Can You Print PETG on a PEI Sheet? Explained

One of the vital steps to ensure that you don’t have issues regarding bed adhesion, whether it’s the material not sticking to the build plate at all or sticking way too much to the point where you can’t remove it, is to use a surface that plays well with the filament you’re using.

In this article, we will discuss whether it would be a good idea to print PETG on PEI surfaces, take you through the process of removing a stuck PETG print off your PEI sheet, and take a quick look at some of the factors that can prevent PETG from sticking to PEI properly.

Can You Print PETG on a PEI Sheet?

When it comes to printing PETG directly on a PEI sheet, the first question we have to ask is whether the PEI sheet is smooth or textured (powder coated), as each of these surfaces will behave quite differently from the other.

If you have a powder-coated PEI sheet at hand, we can say that you practically have access to the perfect surface to print PETG on, as the PETG will stick to the powder-coated PEI sheet strongly enough to ensure that poor bed adhesion never becomes an issue but also not so strong that it becomes impossible to get the plastic off the build surface, without any need to go through some extra steps to prepare the surface first.

On the other hand, in the case of using a smooth PEI sheet, the primary problem you will come across when printing PETG is the adhesion between the PETG and the PEI being way too strong, which will often lead to a scenario where it becomes impossible to separate the printed part from the build surface without damaging both the print and the build surface due to a chunk of the PEI coming off together with the printed part.

With this in consideration, while it would be best to pick up a powder-coated PEI sheet and refrain from printing PETG on a smooth PEI sheet whenever possible to avoid the risk of permanently damaging the build surface and wasting time & material on a failed print, one workaround to prevent your PETG prints from getting stuck to smooth PEI for cases where you have no other option is to apply a release agent to the build surface any time you would like to print PETG.

A release agent, in this case, refers to a thin layer of material that sits between the surface of the PEI sheet and the PETG your 3D printer puts down, which effectively acts as a bridge between the two and prevents the PETG from permanently bonding with the PEI, making it a whole lot easier to pop your PETG prints off your smooth PEI sheet as a result.

While there are many things you can use as a release agent, with Windex (window cleaner), PVA glue stick, and hairspray being some of the most commonly-used examples, our recommendation would be to go with Windex whenever possible, as it does the job perfectly without creating too much of a mess, is easy to get a hold of, and is pretty straightforward to apply by simply spraying it once on the sheet & wiping it down with a cloth to distribute it evenly across the entire print surface.

As you may predict, one downside of this workaround is the fact that the release agent will reduce the strength of adhesion between the PETG and the PEI sheet, and even though this is necessary for the PETG not to get fully stuck on the PEI sheet, it can possibly lead to bed adhesion issues that you haven’t experienced before, such as warping, due to the strong adhesion between PEI and PETG originally compensating for it.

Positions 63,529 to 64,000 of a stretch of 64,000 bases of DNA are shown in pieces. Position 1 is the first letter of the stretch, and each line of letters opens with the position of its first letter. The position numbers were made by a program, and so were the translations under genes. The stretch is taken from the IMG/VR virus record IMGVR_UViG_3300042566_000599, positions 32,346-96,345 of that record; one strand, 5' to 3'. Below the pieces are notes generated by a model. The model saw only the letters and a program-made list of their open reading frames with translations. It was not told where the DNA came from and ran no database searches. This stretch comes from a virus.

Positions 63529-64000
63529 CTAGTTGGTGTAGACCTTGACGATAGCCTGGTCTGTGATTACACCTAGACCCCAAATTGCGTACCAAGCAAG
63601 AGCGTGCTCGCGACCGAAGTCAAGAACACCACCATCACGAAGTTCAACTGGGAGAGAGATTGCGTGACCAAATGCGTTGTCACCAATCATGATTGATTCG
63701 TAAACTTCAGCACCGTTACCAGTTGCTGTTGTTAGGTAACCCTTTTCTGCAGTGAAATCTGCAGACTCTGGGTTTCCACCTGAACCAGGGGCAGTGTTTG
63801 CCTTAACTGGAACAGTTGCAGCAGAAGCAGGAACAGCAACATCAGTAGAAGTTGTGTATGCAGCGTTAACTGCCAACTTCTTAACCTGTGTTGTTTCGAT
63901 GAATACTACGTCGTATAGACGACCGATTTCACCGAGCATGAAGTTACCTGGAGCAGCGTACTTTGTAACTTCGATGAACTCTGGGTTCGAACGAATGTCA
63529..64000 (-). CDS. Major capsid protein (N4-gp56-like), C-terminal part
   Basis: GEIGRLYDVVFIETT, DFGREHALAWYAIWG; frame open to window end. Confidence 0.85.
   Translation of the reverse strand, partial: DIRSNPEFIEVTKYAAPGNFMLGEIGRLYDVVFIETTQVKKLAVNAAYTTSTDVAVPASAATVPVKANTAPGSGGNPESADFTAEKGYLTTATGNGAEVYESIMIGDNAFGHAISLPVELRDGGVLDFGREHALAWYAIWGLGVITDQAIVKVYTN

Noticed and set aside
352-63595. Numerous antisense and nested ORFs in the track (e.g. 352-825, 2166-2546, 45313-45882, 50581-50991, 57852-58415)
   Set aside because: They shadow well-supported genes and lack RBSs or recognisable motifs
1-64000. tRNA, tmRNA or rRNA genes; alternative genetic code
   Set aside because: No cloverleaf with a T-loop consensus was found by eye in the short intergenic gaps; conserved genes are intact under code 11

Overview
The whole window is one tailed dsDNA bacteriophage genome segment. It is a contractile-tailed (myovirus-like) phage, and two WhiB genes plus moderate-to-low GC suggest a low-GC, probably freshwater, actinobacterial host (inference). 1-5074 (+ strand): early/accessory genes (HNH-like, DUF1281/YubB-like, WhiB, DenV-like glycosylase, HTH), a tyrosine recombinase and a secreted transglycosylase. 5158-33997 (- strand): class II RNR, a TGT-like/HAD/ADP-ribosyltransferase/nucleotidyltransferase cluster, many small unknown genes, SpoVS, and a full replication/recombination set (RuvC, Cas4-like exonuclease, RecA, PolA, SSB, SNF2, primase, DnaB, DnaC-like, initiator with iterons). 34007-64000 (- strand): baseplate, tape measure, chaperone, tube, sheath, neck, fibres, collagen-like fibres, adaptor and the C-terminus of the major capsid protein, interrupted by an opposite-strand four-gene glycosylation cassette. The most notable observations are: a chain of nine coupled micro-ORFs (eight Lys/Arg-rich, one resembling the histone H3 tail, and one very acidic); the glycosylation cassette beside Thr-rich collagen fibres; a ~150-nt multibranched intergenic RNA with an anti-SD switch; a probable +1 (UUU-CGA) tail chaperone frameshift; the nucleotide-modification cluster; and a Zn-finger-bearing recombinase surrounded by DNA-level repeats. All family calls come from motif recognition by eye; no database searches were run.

In such a case, our recommendation would be to resolve the warping problem through other means, such as increasing the bed temperature, using a lower print speed for the initial layer, ensuring that the print bed is correctly leveled & the Z offset is optimized, and lowering the initial layer cooling fan speed, as this will be the best way to resolve both the warping and the strong adhesion problem together.

Removing a Stuck PETG Print / Residue off a PEI Sheet

Since PETG sticks extremely well to smooth PEI, as we have mentioned earlier, having a PETG print stuck on your PEI sheet in a seemingly unremovable way, whether it’s the entire print or some residue, is a common problem you can come across after switching to PETG, or a smooth PEI sheet for the very first time.

3d print stuck to build surface
Source: MosqitoTorpedo @ Stack Exchange (CC BY-NC-SA 4.0)

To remove a PETG print stuck to a PEI sheet without damaging either the print or the sheet, the first step we recommend taking is to remove the sheet from the print bed and to gently flex it from as many points close to the edges of the print as possible, which should eventually release some parts (usually the corners) of the print and make it easier to separate the print from the sheet without having to apply too much force.

If that doesn’t work, our following recommendation would be to scrape the print off the PEI sheet with the help of a plastic spatula (flexing the plate will be helpful here as well), such as one you can find in the kitchen, and not a metal one, as a wrong move with a metal spatula can end up with you damaging your PEI sheet while trying to get the PETG off, especially considering that you will most likely need to apply some force to get the spatula in.

In the case where you still can’t get the print off the PEI sheet, the following method we recommend trying is to pop the PEI sheet into the freezer for 30 minutes to an hour, which will weaken the adhesion between your print and the build surface, and then to flex the sheet or use a plastic spatula again, which, in most cases, causes the PETG to come off the PEI sheet cleanly.